Surveys Back Up Again

By Jamie Belanger on February 6, 2013 3:40 pm · 0 Comments

A few days ago, I wrote about our surveys no longer being active. Since then, I received some suggestions for survey sites to check out. Thanks to everyone who responded. I did a lot of digging and searching, but in the end, I decided to program my own solution (like I needed another project, lol).

The survey sites I checked out were just too restrictive. They all had a “free” account option. I love when sites do that, because I can give their service a real test and then decide to upgrade later, when I need to. But some of those survey sites wouldn’t let me create more than one survey at a time, so they were instantly out. Some wouldn’t let more than 100 people respond. Well, our Batch Image Converter program has been downloaded over 50,000 times. So those survey sites were out. Some restricted what I feel are core features — like a free-form text comment box at the bottom of the survey form. How am I supposed to get meaningful feedback with just a bunch of check and radio boxes? The whole point of running a survey (to me, at least) is to get feedback about the things I didn’t anticipate. Free text entry is an absolute necessity.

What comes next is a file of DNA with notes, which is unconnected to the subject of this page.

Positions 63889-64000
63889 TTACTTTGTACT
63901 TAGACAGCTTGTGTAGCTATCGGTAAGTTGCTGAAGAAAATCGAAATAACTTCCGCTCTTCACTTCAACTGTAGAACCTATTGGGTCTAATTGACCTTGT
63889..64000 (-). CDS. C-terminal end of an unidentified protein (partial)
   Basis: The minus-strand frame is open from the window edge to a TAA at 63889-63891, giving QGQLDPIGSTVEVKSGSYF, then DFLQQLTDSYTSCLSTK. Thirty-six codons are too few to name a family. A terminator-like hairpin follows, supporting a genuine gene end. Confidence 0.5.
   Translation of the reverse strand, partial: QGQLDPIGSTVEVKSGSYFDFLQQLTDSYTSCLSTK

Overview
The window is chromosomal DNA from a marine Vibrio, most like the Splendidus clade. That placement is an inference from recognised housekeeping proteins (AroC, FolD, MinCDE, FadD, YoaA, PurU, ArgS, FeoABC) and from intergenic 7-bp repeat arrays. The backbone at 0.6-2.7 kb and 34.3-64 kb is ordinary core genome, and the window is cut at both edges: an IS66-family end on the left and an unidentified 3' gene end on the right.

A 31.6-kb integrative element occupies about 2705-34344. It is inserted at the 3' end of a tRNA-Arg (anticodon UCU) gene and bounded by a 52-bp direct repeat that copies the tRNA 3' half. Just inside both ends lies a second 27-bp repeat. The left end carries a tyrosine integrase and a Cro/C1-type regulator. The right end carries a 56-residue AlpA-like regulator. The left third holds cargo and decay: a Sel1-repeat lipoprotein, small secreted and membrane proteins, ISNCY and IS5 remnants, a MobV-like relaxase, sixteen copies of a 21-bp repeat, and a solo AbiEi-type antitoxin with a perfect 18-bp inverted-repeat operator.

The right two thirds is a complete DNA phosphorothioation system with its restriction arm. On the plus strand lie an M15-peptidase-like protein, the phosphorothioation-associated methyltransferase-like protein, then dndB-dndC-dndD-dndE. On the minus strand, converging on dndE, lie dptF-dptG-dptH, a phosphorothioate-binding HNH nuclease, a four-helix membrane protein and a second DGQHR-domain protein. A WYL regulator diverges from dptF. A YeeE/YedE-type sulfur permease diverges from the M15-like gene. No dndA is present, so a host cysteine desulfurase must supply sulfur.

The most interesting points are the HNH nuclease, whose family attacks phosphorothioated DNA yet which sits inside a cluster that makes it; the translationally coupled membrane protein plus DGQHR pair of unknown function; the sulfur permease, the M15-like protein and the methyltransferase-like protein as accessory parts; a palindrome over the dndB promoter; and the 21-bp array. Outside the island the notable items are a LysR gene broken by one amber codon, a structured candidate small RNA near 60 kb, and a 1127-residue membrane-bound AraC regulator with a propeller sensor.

The cost for removing these restrictions was pretty much the same: $20 to $25, per month.

I have no problem with sites charging for premium features. My problem is with the cost of the next step up from the free, ad-supported accounts. These sites almost universally go from major restrictions (1 to 5 surveys, 100 responses, etc) to no restrictions. But I don’t necessarily need all of the restrictions removed. I could get by with maximums of 10 surveys and 50,000 or so responses. My problem is that the survey sites I found had no such middle ground.

So I grabbed source code from a dead PHP project, modified it, and built the surveys on my own site. Took me about five hours to get them working and looking good. Are they perfect? No, probably not. For one thing there’s no admin section (yet), so I have to look at the raw data and figure out what it means. There’s also no real spam control (that should be fun). I want the feedback, but I can’t justify spending over $200 a year to run a handful of simple surveys.

My advice to all these survey companies: add a “Small Business” account option, with features somewhere between the Free and $20 accounts, and charge a much smaller monthly fee (in the $5 to $10 range).

 

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